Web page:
READ THE REST OF THE STORY AT LINK BELOW

Source: Righting Wrongs – HumbleDollar

One comment

  1. You can go back and look at all of my comments on prior posts regarding Social Security. I won’t repeat them here. Social security and Medicare are income and wealth transfer programs – taking monies from higher paid individuals and giving benefits to lower paid individuals, as well as promising benefits far in excess of taxes collected, so taking monies from people too young to vote or those yet unborn, to create indebtedness via lucrative benefits to buy votes today among us grey haired (or sparsly haired) people.

    It is a ponzi-like system … where, if the young lose faith and find ways to avoid paying employment taxes, more and more of the benefits will have to come from general revenues or issuance of more debt. Just like Trump wanted Mexico to pay for the wall, perhaps the French will pay for our entitlements.

    However, in this post, you state something that I have to challenge: “The trust is nothing but IOUs, some people say—just pieces of paper. That’s like saying the savings bonds in your safe deposit box or the bonds you hold in a mutual fund are just pieces of paper.”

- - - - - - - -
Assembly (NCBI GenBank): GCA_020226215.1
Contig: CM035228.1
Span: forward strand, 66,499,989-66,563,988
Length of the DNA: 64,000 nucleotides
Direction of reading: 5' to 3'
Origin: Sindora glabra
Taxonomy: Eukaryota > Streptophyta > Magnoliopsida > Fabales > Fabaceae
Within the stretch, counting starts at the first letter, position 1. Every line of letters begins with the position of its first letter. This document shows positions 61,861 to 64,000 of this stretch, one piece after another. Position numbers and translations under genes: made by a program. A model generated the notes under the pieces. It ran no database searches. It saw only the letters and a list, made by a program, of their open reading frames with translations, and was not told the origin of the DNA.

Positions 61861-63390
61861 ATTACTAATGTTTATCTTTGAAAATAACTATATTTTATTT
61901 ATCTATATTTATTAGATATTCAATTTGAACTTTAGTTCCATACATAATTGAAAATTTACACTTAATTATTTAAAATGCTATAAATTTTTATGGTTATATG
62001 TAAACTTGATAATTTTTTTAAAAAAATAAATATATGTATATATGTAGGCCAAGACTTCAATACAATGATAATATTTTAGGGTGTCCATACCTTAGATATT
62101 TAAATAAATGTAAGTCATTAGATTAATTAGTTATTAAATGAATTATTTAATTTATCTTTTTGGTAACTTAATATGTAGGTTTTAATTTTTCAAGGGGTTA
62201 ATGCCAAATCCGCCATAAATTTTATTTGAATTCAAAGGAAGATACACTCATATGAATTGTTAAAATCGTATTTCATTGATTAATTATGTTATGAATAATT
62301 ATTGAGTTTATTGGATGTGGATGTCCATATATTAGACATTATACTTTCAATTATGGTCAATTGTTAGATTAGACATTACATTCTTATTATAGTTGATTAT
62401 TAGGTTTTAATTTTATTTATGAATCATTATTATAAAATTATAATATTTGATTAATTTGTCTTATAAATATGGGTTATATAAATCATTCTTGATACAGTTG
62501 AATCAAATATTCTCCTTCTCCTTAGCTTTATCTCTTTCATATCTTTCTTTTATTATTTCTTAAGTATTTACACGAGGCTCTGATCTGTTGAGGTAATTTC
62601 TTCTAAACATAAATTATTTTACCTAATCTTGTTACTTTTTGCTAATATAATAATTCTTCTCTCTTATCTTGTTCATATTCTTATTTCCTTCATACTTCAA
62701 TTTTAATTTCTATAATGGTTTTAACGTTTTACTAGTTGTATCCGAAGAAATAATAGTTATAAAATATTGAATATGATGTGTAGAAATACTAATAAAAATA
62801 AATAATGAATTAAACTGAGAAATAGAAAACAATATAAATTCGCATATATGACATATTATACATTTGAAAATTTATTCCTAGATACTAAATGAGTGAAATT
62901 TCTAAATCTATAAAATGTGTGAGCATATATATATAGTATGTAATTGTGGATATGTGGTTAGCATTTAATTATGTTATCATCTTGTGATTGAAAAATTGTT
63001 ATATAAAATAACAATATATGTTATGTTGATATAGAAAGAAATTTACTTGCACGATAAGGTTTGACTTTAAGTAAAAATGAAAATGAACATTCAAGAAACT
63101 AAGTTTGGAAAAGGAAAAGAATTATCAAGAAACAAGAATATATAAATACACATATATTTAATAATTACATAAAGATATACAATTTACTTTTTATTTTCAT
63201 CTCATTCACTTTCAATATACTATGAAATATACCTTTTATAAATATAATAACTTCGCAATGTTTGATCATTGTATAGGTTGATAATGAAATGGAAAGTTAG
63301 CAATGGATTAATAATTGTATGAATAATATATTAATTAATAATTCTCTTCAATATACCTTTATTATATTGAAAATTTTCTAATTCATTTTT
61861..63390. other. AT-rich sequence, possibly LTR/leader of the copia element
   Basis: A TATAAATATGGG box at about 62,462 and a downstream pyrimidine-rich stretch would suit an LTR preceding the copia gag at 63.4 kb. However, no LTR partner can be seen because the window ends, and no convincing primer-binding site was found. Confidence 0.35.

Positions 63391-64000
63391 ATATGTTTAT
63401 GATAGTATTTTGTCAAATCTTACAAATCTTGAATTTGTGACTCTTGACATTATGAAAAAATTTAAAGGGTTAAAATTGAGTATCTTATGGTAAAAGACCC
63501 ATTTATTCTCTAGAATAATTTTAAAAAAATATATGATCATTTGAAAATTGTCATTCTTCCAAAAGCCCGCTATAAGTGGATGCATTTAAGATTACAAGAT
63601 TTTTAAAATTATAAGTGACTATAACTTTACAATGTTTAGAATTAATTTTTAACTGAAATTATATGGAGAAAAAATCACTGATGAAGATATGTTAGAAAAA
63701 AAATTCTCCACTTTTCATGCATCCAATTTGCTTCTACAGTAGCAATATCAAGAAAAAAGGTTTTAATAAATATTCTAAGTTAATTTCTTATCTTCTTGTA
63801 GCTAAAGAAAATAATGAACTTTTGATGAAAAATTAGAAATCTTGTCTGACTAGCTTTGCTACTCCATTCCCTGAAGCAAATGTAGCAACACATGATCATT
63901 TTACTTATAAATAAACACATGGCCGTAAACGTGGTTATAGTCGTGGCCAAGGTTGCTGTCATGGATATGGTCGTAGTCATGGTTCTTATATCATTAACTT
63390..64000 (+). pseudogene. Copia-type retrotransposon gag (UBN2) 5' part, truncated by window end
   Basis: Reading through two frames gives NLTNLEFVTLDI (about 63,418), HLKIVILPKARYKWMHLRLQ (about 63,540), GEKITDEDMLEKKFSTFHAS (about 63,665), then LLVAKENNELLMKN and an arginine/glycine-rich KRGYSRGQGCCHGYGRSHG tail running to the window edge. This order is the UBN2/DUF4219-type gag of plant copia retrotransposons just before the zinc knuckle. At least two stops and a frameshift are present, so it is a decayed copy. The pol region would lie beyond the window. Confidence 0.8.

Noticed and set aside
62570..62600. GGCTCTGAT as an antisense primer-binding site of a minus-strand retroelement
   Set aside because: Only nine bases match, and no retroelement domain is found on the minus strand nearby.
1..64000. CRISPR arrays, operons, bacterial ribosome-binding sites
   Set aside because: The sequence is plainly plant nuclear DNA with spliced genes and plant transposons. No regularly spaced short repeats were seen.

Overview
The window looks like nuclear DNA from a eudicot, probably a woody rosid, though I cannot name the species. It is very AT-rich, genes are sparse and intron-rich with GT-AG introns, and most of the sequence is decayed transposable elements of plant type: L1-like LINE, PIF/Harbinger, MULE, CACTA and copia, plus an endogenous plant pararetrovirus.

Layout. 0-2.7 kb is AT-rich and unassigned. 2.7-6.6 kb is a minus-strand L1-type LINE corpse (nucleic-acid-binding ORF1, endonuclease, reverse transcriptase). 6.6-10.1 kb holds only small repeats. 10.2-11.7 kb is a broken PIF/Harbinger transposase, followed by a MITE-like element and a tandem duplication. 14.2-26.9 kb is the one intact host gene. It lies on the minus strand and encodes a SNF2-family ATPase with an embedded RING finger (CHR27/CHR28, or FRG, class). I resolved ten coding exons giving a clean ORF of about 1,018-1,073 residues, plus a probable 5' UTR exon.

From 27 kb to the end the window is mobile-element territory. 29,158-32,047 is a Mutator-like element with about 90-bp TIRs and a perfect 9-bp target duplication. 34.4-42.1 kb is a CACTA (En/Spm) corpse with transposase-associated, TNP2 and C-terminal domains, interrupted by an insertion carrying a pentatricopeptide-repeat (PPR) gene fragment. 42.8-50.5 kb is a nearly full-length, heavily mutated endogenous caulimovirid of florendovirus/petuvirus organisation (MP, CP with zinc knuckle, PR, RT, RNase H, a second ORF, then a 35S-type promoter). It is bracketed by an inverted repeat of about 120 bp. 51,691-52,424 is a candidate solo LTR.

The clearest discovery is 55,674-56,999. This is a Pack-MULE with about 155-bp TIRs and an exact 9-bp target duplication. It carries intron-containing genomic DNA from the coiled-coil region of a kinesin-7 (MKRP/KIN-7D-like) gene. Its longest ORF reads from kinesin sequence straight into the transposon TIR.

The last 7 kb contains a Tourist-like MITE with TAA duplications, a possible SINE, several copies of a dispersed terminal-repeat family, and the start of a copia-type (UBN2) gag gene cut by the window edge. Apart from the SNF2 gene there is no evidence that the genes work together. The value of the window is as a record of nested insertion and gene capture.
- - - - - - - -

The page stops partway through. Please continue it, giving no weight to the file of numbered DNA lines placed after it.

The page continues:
No, there is a massive difference between bonds in a mutual fund and savings bonds and the trust IOUs. The first are paper issued by a profit making enterprise. The first are voluntary investment decisions people make – where they believe they will succeed in achieving an investment return, as well as (if held to maturity), a return of principal. So, there is risk, but, there is productive capacity generating wealth to fund the interest and return of capital. With regard to the savings bonds and the trust IOUs, those are involuntary. Those are backed by the full faith and credit of the federal government, meaning that the feds are supposed to tax us as necessary. We now have $30+T in national debt, and our annual deficits of $1+T per year for the next 10 years, probably more will increase that to $40T or $45T or more – by 2034, just at the time when the Social Security trust fund is exhausted (including those IOU’s). So, over the next 10 – 12 years, when those bonds are called, we can expect all that will be added to increase the national debt, perhaps adding another $2.8+T (the current amount of the reserves). Medicare HI trust fund will be exhausted in a few years, perhaps adding another $150+B in debt (yes, Virginia, the Medicare Trust Fund only applies to Hospital Insurance and yes, it is down to about $150B).

    So, when these debts are called, when it is time to pay, it will likely coincide with the need to raise taxes to continue to pay past promises to current retirees – about a 25% – 33% increase in Social Security costs over current funding rates (assuming that the system will collect enough taxes, under current rates, to pay 75% of the benefits promised once the trust fund is exhausted.

    The government will have two choices, increase taxes to a confiscatory level or monetize the debt (use inflation to reduce the real value of the promises). I’m thinking it will be the latter. Is there a reason why Fed chair Powell wants to re-ignite inflation? What could it be!?

    So, no, that’s not like saying the two forms of debt are the same.

    Like